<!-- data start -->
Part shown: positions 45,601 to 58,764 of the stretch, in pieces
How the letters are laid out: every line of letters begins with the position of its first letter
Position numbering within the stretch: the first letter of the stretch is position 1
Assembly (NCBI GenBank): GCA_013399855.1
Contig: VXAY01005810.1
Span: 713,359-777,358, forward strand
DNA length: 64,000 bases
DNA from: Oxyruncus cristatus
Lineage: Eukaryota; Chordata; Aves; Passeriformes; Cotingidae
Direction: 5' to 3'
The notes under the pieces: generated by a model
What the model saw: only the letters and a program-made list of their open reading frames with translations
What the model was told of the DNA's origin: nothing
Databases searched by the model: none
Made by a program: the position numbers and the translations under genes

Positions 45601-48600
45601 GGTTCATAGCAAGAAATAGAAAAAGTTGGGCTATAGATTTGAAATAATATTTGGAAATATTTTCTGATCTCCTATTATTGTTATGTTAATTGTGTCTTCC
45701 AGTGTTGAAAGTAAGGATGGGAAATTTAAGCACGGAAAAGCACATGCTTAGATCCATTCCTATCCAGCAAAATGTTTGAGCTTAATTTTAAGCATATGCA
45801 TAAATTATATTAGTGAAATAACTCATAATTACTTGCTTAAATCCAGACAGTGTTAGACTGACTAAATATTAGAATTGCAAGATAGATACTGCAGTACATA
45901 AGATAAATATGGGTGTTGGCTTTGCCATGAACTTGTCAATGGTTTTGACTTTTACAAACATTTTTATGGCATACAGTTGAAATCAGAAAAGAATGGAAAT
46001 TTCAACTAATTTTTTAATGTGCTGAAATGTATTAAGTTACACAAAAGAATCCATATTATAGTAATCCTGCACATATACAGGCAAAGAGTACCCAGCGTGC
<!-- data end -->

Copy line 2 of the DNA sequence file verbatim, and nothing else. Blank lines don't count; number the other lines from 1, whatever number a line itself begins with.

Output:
How the letters are laid out: every line of letters begins with the position of its first letter